8. Avatar Jackie Jordan says:

    I go with the 16 hour Fast .changed my Life 8pm-12noon….

  9. Avatar Doug says:

    Interesting comments. Sad that they are not very constructive. I have done IF in the past and recently started again. This article is not the “how to” article, just some tips on what we might get wrong. It is backed by some research it appears. And while we may not agree with everything in the article it is good information to read and will trigger some to do deeper research. I don’t rely on a single article for my definitive answer. Instead, I take research from many articles, consult with my doctor, and experiment what works for me. The truest indicator of doing it right to me is my test results from my doctor, how I feel, and if I am reaching my goals.

  10. Avatar Dr. A says:

    If you read the peer-reviewed scientific literature out there, what is quoted in this article is incorrect (note: assuming that what is quoted by these authors is what they actually wrote/intended!). The majority of the literature does NOT support changes directly to insulin or appetite in response to non-nutritive sweetener intake. There ARE some endocrine changes that COULD cause alterations in insulin/glucagon signaling, but this is newer research and there’s still not enough evidence to say either way. There is evidence that some non-nutritive sweeteners may interfere with the gut microbiome and this may be a mechanism that interferes with insulin sensitivity… but again, newer research, and probably depends on many other factors in combination with non-nutritive sweetener intake.

    Also, he’s lumping non-nutritive sweeteners together, and there are many different kinds that have different chemicals and likely mechanisms of action in the body. For example, in research thus far, Stevia appears to affect the body very differently than man-made ones.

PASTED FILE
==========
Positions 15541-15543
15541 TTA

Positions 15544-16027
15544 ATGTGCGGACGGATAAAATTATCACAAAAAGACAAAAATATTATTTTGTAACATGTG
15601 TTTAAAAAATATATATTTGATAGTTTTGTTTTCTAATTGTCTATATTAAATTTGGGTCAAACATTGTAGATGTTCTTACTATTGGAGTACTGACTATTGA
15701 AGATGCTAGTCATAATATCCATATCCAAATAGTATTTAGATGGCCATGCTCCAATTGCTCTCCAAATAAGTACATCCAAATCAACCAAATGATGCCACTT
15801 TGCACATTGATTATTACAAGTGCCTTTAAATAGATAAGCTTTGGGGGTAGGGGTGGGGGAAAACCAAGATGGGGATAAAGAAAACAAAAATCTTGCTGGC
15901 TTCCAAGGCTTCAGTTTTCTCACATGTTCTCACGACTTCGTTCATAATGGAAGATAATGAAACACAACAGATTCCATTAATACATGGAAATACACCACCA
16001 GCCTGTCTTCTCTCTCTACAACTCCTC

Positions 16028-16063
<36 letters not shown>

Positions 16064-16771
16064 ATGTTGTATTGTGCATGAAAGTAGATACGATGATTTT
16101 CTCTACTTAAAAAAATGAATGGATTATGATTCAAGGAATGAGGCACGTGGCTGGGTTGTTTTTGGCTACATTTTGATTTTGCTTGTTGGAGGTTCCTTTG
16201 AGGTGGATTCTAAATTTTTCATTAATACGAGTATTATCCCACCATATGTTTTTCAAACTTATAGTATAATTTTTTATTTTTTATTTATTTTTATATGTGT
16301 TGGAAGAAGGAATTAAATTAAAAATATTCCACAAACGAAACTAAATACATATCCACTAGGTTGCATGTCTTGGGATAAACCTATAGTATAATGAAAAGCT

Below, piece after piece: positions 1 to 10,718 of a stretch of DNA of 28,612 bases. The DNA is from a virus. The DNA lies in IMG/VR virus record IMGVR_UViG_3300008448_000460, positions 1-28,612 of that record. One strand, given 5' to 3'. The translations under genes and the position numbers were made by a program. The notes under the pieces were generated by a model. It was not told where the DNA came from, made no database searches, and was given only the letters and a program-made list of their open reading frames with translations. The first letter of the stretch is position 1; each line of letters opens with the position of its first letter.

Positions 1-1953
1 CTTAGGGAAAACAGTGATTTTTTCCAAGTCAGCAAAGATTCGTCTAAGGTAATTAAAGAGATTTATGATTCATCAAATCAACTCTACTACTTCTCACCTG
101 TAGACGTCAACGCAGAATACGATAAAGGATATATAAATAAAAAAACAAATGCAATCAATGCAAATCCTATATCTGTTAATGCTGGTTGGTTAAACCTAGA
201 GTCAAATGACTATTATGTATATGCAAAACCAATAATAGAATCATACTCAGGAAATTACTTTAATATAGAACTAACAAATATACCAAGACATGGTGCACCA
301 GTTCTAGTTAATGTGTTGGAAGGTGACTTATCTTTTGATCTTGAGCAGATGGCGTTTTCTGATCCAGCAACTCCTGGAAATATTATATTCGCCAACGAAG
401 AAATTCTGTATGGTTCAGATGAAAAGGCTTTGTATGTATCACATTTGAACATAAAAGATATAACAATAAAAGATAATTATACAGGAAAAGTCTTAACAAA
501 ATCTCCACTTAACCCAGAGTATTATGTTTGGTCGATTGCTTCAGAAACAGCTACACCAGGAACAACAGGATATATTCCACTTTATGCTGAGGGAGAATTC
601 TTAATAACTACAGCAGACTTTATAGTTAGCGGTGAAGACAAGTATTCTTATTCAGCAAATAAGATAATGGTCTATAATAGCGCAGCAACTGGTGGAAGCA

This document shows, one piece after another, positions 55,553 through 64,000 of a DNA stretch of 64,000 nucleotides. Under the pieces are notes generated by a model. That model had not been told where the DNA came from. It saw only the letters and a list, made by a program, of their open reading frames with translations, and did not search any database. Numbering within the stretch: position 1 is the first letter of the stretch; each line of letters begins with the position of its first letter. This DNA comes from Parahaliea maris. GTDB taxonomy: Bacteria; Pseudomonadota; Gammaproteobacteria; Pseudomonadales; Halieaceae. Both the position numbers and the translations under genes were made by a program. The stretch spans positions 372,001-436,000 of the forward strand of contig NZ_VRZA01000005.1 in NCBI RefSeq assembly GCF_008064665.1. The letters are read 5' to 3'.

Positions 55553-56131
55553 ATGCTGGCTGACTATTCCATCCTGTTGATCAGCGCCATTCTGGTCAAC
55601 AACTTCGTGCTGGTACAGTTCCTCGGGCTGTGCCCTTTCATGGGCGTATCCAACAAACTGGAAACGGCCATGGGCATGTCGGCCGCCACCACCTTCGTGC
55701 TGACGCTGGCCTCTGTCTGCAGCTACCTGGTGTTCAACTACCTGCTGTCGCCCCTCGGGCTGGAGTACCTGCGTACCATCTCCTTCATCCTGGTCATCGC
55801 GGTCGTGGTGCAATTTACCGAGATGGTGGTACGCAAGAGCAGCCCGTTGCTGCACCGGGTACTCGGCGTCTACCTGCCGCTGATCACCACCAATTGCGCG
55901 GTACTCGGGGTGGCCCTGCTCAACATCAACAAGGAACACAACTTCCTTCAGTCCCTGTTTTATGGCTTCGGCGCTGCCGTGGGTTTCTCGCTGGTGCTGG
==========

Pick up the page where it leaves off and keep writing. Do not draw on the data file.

I also will say I have not read Fung’s book… and I’m aware that there’s a LOT of research out there. When writing (especially when it’s a book that’s not peer-reviewed), you can pick and choose what you present as “evidence” to prove your points.

    Overall, you have to be careful about these kinds of blanket statements, and careful about what you believe out there in the more popular media. Don’t believe information from a single source–do your own research and make your own decisions based on a lot of good information from good, reputable sources, and peer-reviewed is best. While there are some GREAT resources in the popular media, there are also some REALLY bad ones.

    (PS: I have my PhD in Kinesiology in molecular mechanisms and teach nutrition, so do have background here)

  11. Avatar Juan Garcia says:

    “Keep the butter and coconut oil out of your coffee,” says Gin Stephens, author of “Delay, Don’t Deny: Living an Intermittent Fasting Lifestyle.” I total disagreement because I have read and experienced that the body burns fat and increases metabolism when consuming coffee with coconut oil in fasting.